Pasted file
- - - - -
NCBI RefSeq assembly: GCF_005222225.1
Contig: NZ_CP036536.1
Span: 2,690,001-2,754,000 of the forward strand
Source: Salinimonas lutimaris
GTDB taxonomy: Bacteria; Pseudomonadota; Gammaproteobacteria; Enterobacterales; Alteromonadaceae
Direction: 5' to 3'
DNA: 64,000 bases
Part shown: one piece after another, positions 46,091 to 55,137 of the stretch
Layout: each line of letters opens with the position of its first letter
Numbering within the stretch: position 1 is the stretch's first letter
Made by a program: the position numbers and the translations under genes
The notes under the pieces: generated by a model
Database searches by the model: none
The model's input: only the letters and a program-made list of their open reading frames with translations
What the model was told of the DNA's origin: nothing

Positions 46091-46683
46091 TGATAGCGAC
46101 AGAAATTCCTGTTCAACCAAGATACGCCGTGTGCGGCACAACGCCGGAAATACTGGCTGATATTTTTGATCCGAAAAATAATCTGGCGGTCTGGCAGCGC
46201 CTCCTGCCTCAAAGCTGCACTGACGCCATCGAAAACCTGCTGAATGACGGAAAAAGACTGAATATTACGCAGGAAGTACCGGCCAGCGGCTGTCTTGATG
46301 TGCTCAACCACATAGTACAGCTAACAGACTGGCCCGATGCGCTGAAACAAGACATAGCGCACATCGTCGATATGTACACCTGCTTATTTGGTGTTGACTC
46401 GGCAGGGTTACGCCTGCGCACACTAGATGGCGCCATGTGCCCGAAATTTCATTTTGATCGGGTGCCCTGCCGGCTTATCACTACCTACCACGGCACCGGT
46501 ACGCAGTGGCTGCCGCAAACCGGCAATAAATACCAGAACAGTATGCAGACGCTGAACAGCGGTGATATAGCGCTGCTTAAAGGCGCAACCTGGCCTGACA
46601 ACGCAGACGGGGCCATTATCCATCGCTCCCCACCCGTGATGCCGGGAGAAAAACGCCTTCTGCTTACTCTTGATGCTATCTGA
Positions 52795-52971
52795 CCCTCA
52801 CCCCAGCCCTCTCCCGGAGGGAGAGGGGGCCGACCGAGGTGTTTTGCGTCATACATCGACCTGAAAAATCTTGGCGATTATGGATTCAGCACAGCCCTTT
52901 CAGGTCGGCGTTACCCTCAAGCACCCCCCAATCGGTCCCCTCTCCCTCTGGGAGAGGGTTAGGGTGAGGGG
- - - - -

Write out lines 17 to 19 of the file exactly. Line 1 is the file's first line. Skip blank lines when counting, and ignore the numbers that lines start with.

46091 TGATAGCGAC
46101 AGAAATTCCTGTTCAACCAAGATACGCCGTGTGCGGCACAACGCCGGAAATACTGGCTGATATTTTTGATCCGAAAAATAATCTGGCGGTCTGGCAGCGC
46201 CTCCTGCCTCAAAGCTGCACTGACGCCATCGAAAACCTGCTGAATGACGGAAAAAGACTGAATATTACGCAGGAAGTACCGGCCAGCGGCTGTCTTGATG